Domestic violence, a problem very big in the Nigerian community was seen as a private matter and the victims were simply told to pray for God to change the assailant’s heart. There were no provisions made to ensure the victim was able to escape the situation and create space between themselves and the assailant. Divorce as sinful overshadowed the need to care for the physical bodies being hurt. The LGBTQX community was viewed as such an abomination that it stopped people from speaking about God to anyone deemed not heterosexual. This contradicted my understanding of our relationships with God as personal. Chances for individuals to know God on a personal level were taken away because of pre-judgements about who God was able to love. The ‘sin’ and ‘sinner’ were immediately linked as being one and the same. “Let ye who is without sin cast the first stone.”

This experience really hurt my connection with God. I took out my frustration with the establishment on God and slowly but surely pulled away till I was an undergraduate who spent her Sundays sleeping in and dropped prayer from her life. Coming towards the end of my degree and beginning to contemplate the future, the reality of a life without God and the church community didn’t sit well with me. Whilst I had my hang ups, there was still something about being part of Christ’s body that was magic. Over the last two years, God had been trying to get my attention – I’d fall to my knees in worship but being stubborn I resisted thinking about what this meant. My decision following acknowledgement of my discomfort is one I describe as rationale, fitting with my love for research but odds are God just used my interest to gain my attention. I rationed that it was wrong to dismiss God and church without exploring it personally – on my terms.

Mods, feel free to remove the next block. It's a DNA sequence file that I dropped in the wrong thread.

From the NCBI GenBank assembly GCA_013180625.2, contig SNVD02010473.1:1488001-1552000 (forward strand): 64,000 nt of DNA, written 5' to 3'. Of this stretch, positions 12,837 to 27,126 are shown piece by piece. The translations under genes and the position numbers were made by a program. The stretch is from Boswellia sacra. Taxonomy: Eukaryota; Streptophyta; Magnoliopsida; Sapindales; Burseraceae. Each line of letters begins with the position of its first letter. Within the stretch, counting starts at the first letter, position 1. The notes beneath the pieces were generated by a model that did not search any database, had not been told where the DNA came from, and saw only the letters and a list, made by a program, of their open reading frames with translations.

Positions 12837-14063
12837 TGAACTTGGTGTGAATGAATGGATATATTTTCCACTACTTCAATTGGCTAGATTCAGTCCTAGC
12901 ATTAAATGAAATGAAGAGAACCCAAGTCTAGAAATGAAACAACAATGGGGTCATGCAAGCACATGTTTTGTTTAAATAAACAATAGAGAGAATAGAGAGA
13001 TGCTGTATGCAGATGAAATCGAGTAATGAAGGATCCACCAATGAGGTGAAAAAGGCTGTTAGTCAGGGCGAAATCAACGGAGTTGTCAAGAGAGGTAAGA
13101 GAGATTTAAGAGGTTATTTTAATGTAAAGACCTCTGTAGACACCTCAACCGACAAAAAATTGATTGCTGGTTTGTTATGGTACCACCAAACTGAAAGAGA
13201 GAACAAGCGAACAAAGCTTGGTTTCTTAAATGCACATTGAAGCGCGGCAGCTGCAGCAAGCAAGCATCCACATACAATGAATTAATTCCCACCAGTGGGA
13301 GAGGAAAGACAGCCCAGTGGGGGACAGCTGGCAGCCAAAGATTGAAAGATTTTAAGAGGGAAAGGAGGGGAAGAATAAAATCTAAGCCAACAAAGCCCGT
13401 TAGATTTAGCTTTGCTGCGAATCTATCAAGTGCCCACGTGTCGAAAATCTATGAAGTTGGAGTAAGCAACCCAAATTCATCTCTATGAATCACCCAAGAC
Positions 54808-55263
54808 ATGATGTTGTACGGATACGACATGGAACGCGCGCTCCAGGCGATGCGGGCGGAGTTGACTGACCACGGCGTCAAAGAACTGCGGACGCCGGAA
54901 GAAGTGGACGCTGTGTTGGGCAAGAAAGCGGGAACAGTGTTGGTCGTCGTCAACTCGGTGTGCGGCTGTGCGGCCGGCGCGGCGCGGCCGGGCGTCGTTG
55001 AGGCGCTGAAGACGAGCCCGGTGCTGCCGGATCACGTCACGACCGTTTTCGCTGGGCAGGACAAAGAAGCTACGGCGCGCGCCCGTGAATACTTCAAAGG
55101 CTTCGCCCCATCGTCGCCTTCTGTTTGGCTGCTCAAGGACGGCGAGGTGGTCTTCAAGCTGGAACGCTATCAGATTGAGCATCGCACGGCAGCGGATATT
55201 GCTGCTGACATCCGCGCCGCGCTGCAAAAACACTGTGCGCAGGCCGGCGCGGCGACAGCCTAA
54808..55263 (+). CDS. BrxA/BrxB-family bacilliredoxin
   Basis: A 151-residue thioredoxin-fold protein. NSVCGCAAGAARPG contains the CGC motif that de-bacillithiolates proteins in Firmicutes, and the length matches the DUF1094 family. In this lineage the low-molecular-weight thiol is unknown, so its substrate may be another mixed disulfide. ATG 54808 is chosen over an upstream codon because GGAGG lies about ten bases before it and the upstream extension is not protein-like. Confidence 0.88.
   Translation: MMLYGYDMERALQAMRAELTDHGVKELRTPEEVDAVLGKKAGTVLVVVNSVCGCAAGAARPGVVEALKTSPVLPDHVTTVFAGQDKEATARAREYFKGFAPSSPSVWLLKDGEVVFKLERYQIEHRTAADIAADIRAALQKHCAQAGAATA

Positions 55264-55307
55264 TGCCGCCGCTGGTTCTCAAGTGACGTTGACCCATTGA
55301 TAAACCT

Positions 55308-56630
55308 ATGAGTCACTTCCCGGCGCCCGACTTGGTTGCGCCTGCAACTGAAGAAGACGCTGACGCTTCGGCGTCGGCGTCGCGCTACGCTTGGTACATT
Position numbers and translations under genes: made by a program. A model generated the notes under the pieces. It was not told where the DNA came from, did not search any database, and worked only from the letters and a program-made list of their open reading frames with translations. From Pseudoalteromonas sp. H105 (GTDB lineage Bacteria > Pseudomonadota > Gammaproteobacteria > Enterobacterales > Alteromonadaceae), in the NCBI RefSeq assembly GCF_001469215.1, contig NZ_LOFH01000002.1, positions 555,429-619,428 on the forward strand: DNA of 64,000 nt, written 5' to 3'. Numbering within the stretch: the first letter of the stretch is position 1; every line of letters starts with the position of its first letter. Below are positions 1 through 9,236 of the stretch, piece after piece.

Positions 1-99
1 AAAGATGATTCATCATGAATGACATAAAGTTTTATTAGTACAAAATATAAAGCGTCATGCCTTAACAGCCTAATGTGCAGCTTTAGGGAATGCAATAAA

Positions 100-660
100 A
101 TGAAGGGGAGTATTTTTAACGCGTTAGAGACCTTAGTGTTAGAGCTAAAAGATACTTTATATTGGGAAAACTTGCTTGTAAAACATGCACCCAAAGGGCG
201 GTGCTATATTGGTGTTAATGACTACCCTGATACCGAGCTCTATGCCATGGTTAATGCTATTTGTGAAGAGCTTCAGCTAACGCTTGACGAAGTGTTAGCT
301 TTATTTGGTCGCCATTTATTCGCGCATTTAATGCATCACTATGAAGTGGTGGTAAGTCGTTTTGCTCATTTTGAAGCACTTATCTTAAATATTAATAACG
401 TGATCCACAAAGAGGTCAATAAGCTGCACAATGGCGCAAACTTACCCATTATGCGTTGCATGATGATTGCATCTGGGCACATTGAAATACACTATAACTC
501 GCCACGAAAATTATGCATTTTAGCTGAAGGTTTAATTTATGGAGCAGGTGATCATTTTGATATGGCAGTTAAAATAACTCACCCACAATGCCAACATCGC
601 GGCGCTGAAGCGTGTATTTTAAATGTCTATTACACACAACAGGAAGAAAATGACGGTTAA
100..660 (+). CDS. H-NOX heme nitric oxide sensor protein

So I wrote down what I wanted from church, the things I wanted to be able to do with people of God. Then I prayed about it. And I kept praying as I prepared to move to a new city for my Master’s degree. I kid you not, the first church I walked into was IT. The message that evening hit on so many things that were on my heart. Imagine that: an offhand comment to a PhD student during my induction led to her raving about this church. Here I also found a mid-week group where I was able to share my frustrations and not be immediately censured. In this year, I slowly found God on a personal basis, I came to understand that I could speak to him like a friend not just in the set “prayer warrior”mode I’d seen. I flourished.